The Lyrics from We Are Going To Be Friends beams me back 15-years to early childhood primary schools days, Jack perfectly encompassing the dizzy, youthful optimism of my formative years.

“Numbers, letters, learn to spell
Nouns, and books, and show and tell
Playtime we will throw the ball
Back to class, through the hall
Teacher marks our height against the wall
Teacher marks our height against the wall”

And Little Acorns taught me to deal with life’s many problems, one little step at a time. Former broadcast journalist Mort Crim’s spoken word intro tells the story of Janet, who overcomes her issues by watching squirrels storing up nuts for the winter. A vital life lesson: manage your dilemmas by breaking them down into small achievable goals one-by-one, for “the problems in hand are lighter than at heart.”

“When problems overwhelm us and sadness smothers us, where do we find the will and the courage to continue? Well the answer may come in the caring voice of a friend, a chance encounter with a book, or from a personal faith. For Janet, help came from her faith, but it also came from a squirrel. Shortly after her divorce, Janet lost her father then she lost her job, she had mounting money problems. But Janet not only survived, she worked her way out of despondency and now she says, life is good again. How could this happen? She told me that late one autumn day when she was at her lowest she watched a squirrel storing up nuts for the winter, one at a time he would take them to the nest. And she thought, if that squirrel can take care of himself with a harsh winter coming on, so can I. Once I broke my problems into small pieces, I was able to carry them, just like those acorns, one at a time.”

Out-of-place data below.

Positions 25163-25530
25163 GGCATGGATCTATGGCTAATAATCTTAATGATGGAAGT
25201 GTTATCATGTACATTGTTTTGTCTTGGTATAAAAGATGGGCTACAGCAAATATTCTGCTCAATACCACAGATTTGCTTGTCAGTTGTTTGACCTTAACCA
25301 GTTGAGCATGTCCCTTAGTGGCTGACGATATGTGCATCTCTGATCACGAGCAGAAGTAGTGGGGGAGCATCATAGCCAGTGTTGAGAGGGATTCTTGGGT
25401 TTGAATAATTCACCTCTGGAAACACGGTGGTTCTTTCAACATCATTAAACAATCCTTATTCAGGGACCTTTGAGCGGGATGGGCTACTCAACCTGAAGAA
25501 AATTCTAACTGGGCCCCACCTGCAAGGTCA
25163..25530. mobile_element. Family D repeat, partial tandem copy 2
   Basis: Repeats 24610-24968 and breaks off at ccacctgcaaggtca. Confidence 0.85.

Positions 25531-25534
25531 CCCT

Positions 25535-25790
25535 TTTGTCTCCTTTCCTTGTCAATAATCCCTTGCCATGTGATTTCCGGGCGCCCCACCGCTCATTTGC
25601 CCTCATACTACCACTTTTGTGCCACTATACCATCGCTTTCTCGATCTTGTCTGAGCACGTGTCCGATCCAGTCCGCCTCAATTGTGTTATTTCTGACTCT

Years after first discovering the Stripes, I took a job working in a biker-influenced rock bar called The Office in Swansea. I’ve always been more of an ‘indie-alternative’ kid as opposed to the heavy rock surroundings I found myself in. The White Stripes and particularly Little Acorns helped break the ice with colleagues who remain friends to this day. I’m looking at you, Stine.

Music, especially when played by The White Stripes, transports me to past locations and previous life events. I’ve been listening to this odd Detriot duo for so long that pretty much every song reminds me of something, usually yielding a picture in my mind of good or bad times past.

And far from being relics of a bygone era, Jack and Meg’s creation still remains a cultural reference point and is relevant to today’s crop of alternative artists.

Black Math and Hotel Yoba were both covered by the world-renowned Arctic Monkeys in their first ever show, with the Sheffield band covering Union Forever as recently as 2018. The White Stripes remain far more deeply encompassing than the singular success of the heavily commercialised Seven Nation Army suggests.

So thank you, Auntie Bev — it seems your kind gesture paid dividends, and I remain eternally grateful as your generosity altered the course of my being for the better.

Life is certainly a richer place with The White Stripes’ music in it and witnessing their cacophony of brilliance at Glastonbury ’05 with my wonderful mother, Annie, remains one of the highlights of my existence so far.